JUDGE FINDS MURDER INVESTIGATIONS WERE INCOMPLETE
The Canadian judge investigating collusion between the
security forces and paramilitaries in Ireland has said he has
uncovered lines of inquiry that have not been followed by
Delivering his report on allegations of RUC police collusion
in the murders of four people in the North, former chief
justice Peter Cory warned his findings must not be interfered
He handed his report to British Secretary of State Paul Murphy
in London on the controversial killings of prominent defence
lawyers Rosemary Nelson and Pat Finucane; Portadown
father-of-two Robert Hamill; and loyalist paramilitary leader
Mr Cory also delivered his report on accusations that some IRA
attacks were carried out with the assistance of the Gardai
police in the 26 Counties.
Today he refused to discuss his recommendations but
cautioned against any British government changes to his
findings. "I would make a lot of noise," he warned.
The retired Canadian Supreme Court judge has spent the last 14
months investigating each of the cases after being appointed
by the authorities in London and Dublin.
He disclosed his work had uncovered previously unknown
details. He said: "I have seen things that because of the
routes followed are additional to some of the police
Relatives of the victims have called for public inquiries into
the killings. Mr Cory said his report, which was agreed by the
Irish and British governments and political parties in 2001,
provided for public inquiries if needed.
Fears have been expressed that the governments will censor
information on the basis that some is relevant to ongoing
But human rights groups and activists have called for the full
and swift publication of the Cory report.
Human rights' groups Amnesty International, British Irish
Rights Watch, the Committee on the Administration of Justice
and Human Rights Watch, issued a statement saying there could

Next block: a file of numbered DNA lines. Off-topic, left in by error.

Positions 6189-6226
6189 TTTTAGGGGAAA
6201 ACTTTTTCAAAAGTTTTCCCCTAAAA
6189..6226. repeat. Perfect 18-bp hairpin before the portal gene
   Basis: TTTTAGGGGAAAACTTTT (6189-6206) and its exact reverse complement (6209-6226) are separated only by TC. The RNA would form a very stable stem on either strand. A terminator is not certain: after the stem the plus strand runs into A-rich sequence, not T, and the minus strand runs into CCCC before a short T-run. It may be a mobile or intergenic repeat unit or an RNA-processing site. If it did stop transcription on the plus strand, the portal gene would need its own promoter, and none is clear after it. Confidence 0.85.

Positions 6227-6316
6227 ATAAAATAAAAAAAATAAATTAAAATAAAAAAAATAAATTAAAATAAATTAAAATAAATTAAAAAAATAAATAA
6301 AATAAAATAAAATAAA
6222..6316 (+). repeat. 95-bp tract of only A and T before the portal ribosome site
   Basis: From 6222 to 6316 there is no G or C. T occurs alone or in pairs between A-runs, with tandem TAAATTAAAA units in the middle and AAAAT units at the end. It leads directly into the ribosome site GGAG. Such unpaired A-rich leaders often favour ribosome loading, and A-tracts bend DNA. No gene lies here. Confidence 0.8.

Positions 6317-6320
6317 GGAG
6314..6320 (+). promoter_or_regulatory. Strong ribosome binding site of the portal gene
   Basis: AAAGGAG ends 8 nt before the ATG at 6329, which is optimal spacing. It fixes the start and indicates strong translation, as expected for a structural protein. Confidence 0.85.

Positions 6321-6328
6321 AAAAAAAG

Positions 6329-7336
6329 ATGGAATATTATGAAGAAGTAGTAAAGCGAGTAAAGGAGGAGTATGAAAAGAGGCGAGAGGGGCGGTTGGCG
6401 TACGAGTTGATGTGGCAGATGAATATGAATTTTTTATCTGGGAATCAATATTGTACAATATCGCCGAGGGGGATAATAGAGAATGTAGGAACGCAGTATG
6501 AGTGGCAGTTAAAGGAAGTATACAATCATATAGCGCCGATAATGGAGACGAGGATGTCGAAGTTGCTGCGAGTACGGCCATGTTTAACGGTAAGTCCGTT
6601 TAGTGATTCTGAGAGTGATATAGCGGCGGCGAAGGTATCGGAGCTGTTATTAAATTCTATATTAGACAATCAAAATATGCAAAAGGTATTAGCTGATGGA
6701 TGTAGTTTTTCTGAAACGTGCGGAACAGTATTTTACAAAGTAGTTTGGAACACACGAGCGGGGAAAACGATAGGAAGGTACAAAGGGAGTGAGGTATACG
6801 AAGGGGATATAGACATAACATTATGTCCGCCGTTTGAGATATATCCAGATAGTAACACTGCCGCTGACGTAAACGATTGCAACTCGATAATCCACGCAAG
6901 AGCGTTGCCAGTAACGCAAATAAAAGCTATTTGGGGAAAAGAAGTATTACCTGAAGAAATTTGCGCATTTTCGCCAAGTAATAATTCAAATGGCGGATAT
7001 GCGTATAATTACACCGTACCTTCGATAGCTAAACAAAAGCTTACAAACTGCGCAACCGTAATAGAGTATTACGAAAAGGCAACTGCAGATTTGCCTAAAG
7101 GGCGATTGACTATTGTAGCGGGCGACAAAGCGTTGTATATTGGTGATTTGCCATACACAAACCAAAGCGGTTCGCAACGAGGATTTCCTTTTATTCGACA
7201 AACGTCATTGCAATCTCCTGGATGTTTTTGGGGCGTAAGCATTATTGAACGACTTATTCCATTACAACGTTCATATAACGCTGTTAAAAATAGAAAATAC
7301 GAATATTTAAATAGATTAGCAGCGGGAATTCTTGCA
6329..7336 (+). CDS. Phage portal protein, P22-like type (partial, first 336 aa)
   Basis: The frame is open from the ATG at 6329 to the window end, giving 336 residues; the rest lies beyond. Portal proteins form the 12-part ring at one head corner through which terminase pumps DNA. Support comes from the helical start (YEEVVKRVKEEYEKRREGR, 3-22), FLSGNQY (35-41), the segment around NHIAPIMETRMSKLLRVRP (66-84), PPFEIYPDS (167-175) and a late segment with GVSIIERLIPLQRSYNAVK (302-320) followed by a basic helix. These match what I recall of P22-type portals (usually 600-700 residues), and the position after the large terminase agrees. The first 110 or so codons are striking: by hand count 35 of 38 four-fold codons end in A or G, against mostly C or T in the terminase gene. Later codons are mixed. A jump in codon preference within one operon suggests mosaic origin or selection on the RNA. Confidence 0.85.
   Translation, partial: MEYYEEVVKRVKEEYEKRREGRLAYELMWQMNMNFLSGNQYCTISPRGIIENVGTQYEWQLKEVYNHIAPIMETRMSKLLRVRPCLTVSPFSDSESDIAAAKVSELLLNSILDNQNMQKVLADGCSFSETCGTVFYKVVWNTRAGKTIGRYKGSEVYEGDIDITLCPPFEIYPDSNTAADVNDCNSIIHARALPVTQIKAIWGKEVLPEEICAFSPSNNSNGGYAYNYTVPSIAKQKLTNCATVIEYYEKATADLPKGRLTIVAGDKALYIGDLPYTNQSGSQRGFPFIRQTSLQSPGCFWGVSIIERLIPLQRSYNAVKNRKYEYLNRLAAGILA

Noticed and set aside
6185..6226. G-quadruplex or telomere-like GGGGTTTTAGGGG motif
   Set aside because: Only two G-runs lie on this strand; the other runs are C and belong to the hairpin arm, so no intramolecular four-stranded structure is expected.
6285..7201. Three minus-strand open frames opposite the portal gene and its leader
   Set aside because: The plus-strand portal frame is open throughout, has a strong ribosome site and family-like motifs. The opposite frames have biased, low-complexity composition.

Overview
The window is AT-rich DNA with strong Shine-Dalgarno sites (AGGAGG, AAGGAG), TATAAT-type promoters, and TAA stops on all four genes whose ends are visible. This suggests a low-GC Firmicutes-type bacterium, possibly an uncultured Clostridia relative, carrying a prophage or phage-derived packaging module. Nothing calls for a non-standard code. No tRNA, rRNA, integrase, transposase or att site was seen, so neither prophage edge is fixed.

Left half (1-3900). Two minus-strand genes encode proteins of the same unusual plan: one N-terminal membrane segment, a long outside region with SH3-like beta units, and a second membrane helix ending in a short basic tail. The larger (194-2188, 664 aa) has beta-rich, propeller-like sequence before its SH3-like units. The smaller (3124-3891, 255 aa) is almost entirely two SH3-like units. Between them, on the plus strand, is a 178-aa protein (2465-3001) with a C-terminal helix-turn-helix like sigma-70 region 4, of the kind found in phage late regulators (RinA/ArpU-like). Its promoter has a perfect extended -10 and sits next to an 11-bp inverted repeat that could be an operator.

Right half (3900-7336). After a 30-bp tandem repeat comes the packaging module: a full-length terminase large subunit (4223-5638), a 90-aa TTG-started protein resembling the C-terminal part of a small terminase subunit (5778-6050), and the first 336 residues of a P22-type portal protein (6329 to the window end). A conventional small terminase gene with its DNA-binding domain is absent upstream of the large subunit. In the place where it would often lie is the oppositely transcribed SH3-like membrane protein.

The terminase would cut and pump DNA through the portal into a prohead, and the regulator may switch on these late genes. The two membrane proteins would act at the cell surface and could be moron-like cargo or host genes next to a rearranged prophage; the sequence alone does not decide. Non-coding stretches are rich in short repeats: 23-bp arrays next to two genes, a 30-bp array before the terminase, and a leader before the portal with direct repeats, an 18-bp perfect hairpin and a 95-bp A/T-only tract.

be "no excuse" for undue delays in publishing the reports.
"The NGOs (non-governmental organisations) understand that
insofar as possible Judge Cory has attempted to write the
re-ports in a way which does not compromise the safety of
individuals or national security," the statement said.
"Therefore, while the governments may have to examine the
reports to ensure that this is indeed the case, there should
be no reason for undue delay."
The organisations stressed that the families in each of the
cases had "already waited for years for the establishment of
public inquiries and their distress should not now be
compounded by further delay on the part of the two
Sinn Fein representative Conor Murphy said: "In the past
reports into collusion by Stalker, Sampson and Stevens have
been suppressed by the very British securocrats whose
activities they were supposed to be investigating. This cannot
be allowed to happen in Judge Cory's report.
"Already there is overwhelming evidence in a number of the
cases that Judge Cory has investigated that the British State
were directly involved in the murder of citizens through the
manipulation, control and direction of unionist death squads.
In line with the wishes of these families independent
inquiries should now take place without any further delay."